JLab Signature is considered the flagship between the three and suits most music genres. I immediately noticed the amplification in vocals and bass when switching to it, which complemented the energetic resonance on Mary J Blige’s “Family Affair.” The infectious snares knocked hard, and the queen’s silky singing shined over the funky production. I was satisfied with the frequency response as well.
Switching to Balance provided neutral sound, resulting in an equal mix of lows, mids, and highs. JLab suggests using this preset for audiobooks, podcasts, and classical music, and I completely agree. The instrumental separation and reproduction on Ahmad Jamal’s “The Awakening” were stellar and had me feeling like I was sitting front row at a live performance at the Blue Note. Pop records also performed well, as exhibited on the Backstreet Boys’ “I Want It That Way,” where the vocals were articulated and crisp.
Lastly, there is Bass Boost, which is self-explanatory. This preset emphasizes the low end and provides some room for mids to breathe, though highs are nearly phased out. Pressing play on Busta Rhymes’ “Put Your Hands Where My Eyes Could See,” that monstrous bassline bounced hard off my eardrum and sent a surge of electricity through my body with every drum strike. Since bass dominated the entire soundscape, the tambourine jingling in the background barely had any presence.
Noise isolation is mediocre due to ear tips not creating a tight seal, meaning ambient noise will creep in during listening sessions. Active noise cancellation would have helped blocked out and minimize certain distractions.
Codec support is limited to AAC and SBC. No aptX, which would have improved the audio transmission and grant lossless audio when streaming from hi-fi platforms like Tidal.
JLab Go Air Pop review: Battery life and charging case
- Respectable longevity
- Case has convenient built-in cable
To get 8 hours of playtime from a pair of $20 wireless earbuds is exceptional. Realistically, it is about 7 hours when factoring in volume, streaming, and the EQ modes, but that’s still longer than both the standard AirPods and the AirPods Pro: 5 hours without ANC. I got about four days of moderate use (2 hours daily) before tossing them in the charging case, which holds up to 32 hours total when fully charged.
The integrated USB cable is an awesome bonus to have when you want to power up the buds at home or in an office setting; it’s practically designed for charging on desktops and laptops. At the same time, you may need to keep a power adapter with a USB connection on hand, should you need to charge via wall outlet. Otherwise, the only disappointment here is the lack of wireless charging.
JLab Go Air Pop review: Call quality and connectivity
- Call quality is the buds' biggest weakness
- General connectivity much better
I didn’t expect much from the call quality on these buds, but nothing this bad. When taking calls indoors, there were several complaints from friends about my voice cutting in and out, along with some muffling. Outside was worse because the slightest ambient noise (mostly wind) interfered with every conversation. My wife also complained about how I sounded hollow at times. Being in a completely quiet room and speaking loudly was the only time she could understanding anything I said.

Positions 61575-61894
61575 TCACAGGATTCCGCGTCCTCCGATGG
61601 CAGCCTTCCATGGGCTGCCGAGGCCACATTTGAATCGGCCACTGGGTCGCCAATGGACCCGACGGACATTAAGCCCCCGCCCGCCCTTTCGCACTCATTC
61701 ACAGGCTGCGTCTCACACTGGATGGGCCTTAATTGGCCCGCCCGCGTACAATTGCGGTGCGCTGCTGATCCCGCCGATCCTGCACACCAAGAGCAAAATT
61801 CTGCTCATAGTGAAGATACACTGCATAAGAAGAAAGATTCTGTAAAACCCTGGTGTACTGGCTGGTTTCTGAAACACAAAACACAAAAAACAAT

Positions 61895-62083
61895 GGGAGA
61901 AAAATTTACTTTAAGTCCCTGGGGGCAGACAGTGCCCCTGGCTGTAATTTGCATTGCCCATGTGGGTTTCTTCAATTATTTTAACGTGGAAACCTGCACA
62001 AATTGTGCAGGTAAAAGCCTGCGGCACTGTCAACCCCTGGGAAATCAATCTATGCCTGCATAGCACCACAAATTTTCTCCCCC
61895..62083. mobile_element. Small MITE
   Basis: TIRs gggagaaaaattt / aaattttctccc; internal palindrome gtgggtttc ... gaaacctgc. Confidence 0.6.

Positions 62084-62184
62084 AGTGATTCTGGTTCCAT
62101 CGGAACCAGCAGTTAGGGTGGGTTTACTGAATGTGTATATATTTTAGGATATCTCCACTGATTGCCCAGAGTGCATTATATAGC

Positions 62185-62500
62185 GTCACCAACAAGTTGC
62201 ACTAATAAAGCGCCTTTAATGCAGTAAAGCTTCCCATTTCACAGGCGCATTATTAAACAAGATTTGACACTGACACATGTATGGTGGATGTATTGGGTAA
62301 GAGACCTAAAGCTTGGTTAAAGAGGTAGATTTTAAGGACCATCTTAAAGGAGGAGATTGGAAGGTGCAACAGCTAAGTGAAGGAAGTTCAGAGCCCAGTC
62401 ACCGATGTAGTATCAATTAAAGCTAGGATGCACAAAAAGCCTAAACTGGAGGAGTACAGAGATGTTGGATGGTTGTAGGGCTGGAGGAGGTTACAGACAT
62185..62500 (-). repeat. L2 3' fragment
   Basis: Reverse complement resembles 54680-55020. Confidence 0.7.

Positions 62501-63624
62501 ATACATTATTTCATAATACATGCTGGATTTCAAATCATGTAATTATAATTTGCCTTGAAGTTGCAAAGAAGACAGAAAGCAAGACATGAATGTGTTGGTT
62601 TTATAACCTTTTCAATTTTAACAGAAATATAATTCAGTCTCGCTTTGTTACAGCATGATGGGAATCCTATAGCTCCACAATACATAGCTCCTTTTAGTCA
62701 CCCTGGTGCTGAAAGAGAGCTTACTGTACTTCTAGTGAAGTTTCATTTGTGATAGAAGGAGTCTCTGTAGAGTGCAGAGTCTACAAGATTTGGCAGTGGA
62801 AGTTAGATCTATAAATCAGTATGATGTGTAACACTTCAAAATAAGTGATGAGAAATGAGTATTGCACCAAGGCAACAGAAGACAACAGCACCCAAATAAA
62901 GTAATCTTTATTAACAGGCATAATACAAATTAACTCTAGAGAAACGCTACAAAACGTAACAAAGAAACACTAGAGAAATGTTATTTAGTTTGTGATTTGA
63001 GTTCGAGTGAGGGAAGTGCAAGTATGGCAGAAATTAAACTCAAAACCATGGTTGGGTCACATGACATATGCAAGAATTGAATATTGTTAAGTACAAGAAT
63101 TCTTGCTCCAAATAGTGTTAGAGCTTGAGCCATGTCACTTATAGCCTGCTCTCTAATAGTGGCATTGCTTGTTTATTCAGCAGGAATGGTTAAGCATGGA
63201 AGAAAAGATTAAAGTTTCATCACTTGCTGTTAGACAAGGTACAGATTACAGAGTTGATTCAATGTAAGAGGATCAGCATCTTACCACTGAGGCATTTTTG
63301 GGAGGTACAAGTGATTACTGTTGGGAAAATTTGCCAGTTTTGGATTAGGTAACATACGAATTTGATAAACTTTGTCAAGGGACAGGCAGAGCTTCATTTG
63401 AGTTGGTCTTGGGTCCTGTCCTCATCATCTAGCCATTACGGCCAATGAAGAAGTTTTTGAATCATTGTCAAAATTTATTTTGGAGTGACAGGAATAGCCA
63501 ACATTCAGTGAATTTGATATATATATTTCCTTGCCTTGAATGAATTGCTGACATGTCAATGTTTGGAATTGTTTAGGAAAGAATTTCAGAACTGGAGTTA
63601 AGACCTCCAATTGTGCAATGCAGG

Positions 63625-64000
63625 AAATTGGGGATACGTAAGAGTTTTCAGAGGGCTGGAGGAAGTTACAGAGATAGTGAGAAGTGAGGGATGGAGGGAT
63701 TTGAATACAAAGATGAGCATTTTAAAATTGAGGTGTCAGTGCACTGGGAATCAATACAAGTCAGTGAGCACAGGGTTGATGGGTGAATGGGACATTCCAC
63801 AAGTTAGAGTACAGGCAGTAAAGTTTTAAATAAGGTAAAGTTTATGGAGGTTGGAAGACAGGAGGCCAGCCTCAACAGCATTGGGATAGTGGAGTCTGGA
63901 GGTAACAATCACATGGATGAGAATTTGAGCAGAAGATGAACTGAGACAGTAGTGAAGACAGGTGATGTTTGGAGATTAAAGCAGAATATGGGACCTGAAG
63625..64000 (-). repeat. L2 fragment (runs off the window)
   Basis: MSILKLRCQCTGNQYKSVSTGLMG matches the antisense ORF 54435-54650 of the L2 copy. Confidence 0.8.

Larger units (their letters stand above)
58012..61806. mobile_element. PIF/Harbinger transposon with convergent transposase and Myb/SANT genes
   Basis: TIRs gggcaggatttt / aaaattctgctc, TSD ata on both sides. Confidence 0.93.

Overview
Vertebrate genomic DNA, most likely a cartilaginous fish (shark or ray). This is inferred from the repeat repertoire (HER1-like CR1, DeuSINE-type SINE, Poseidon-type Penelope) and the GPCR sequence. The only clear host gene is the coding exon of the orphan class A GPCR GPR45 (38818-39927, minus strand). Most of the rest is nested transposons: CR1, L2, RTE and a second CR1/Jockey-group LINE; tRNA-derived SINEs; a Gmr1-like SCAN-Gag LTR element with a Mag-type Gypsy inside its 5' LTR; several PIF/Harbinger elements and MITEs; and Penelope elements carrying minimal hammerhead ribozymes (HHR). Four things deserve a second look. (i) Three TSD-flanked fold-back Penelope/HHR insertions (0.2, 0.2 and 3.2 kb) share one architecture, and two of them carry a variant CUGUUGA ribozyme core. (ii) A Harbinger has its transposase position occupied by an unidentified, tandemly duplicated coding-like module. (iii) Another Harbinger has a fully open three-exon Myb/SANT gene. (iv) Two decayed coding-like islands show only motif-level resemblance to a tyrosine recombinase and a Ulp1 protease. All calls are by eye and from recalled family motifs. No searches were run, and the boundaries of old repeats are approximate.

Strangely, the Go Air Pop performs much better on video calls. I have no clue why this is the case, but my experience during Zoom chats was enjoyable, as family members and clients praised the clarity and volume on my end.
In better news: Bluetooth has always been a hallmark for JLab and that hasn’t changed on the Go Air Pop. Range is advertised at 30 feet, though it’s higher when using the buds in widely open spaces: 35 feet max. Going from room to room does cause some dropout around the 25-foot mark. JLab’s Auto On & Connect technology is still amazing, instantly paring to devices and making the switch from one recognized device to another an effortless task.
JLab Go Air Pop review: Verdict
Had you told me that JLab planned on launching even cheaper wireless earbuds that would deliver great functionality in a tinier package, I would have called BS. Well, color me convinced because the Go Air Pop mostly lives up to the hype. Sound alone makes the buds worth owning, thanks to properly engineered EQs that match different types of content. Playtimes are sufficient for all-day listening. Build quality is on point as well.
I had reservations about the controls and call quality before testing, two categories that haven’t always performed well on previous JLab products, and my gut was right. Unless you’re taking video calls in a quiet room, there is no fun to be had using the Go Air Pop as a calling headset. The controls can be frustrating to operate as well due to weak touch accuracy.
The lack of features might turn some consumers off, but what more should you expect from a pair of $20 wireless earbuds? Exactly. Look past these drawbacks and you’ll find the Go Air Pop is the best $20 you can spend right now.
- More: The best Apple AirPods alternatives — similar styling at lower price